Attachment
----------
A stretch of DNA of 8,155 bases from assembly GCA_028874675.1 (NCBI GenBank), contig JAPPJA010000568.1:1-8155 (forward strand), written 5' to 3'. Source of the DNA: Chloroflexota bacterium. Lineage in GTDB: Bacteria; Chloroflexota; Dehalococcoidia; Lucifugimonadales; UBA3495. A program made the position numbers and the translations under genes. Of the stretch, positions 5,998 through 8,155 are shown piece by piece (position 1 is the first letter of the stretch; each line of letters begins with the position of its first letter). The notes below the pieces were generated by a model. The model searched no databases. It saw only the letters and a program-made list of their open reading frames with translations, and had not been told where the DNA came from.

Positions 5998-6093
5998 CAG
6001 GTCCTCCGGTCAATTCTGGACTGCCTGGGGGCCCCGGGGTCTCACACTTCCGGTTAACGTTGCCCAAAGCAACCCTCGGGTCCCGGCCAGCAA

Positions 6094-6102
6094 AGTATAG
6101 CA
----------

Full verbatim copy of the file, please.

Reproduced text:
A stretch of DNA of 8,155 bases from assembly GCA_028874675.1 (NCBI GenBank), contig JAPPJA010000568.1:1-8155 (forward strand), written 5' to 3'. Source of the DNA: Chloroflexota bacterium. Lineage in GTDB: Bacteria; Chloroflexota; Dehalococcoidia; Lucifugimonadales; UBA3495. A program made the position numbers and the translations under genes. Of the stretch, positions 5,998 through 8,155 are shown piece by piece (position 1 is the first letter of the stretch; each line of letters begins with the position of its first letter). The notes below the pieces were generated by a model. The model searched no databases. It saw only the letters and a program-made list of their open reading frames with translations, and had not been told where the DNA came from.

Positions 5998-6093
5998 CAG
6001 GTCCTCCGGTCAATTCTGGACTGCCTGGGGGCCCCGGGGTCTCACACTTCCGGTTAACGTTGCCCAAAGCAACCCTCGGGTCCCGGCCAGCAA

Positions 6094-6102
6094 AGTATAG
6101 CA